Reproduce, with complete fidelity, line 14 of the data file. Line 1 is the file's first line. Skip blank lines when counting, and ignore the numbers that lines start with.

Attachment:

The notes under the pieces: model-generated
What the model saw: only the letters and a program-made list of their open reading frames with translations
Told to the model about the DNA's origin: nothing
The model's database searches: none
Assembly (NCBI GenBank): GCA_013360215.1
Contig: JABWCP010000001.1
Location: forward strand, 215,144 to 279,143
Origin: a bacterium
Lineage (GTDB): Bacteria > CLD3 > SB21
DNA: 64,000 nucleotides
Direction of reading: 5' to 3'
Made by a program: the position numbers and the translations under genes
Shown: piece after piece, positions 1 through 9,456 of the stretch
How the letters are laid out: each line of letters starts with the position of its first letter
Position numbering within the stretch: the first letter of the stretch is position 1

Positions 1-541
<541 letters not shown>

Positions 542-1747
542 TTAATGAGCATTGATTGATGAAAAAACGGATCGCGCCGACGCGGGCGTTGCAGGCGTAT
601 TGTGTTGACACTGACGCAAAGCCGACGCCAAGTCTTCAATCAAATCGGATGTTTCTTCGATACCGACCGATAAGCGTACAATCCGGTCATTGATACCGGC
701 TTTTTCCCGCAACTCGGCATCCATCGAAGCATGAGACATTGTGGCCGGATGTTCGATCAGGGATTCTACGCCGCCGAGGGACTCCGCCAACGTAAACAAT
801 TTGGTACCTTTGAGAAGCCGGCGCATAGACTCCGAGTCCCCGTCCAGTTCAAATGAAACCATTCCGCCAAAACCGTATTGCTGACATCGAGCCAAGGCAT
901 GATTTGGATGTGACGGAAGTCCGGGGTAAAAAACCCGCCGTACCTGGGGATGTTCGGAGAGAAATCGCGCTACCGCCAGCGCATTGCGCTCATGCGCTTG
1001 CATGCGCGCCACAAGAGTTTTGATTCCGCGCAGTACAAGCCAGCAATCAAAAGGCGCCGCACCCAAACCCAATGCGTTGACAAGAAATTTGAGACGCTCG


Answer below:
How the letters are laid out: each line of letters starts with the position of its first letter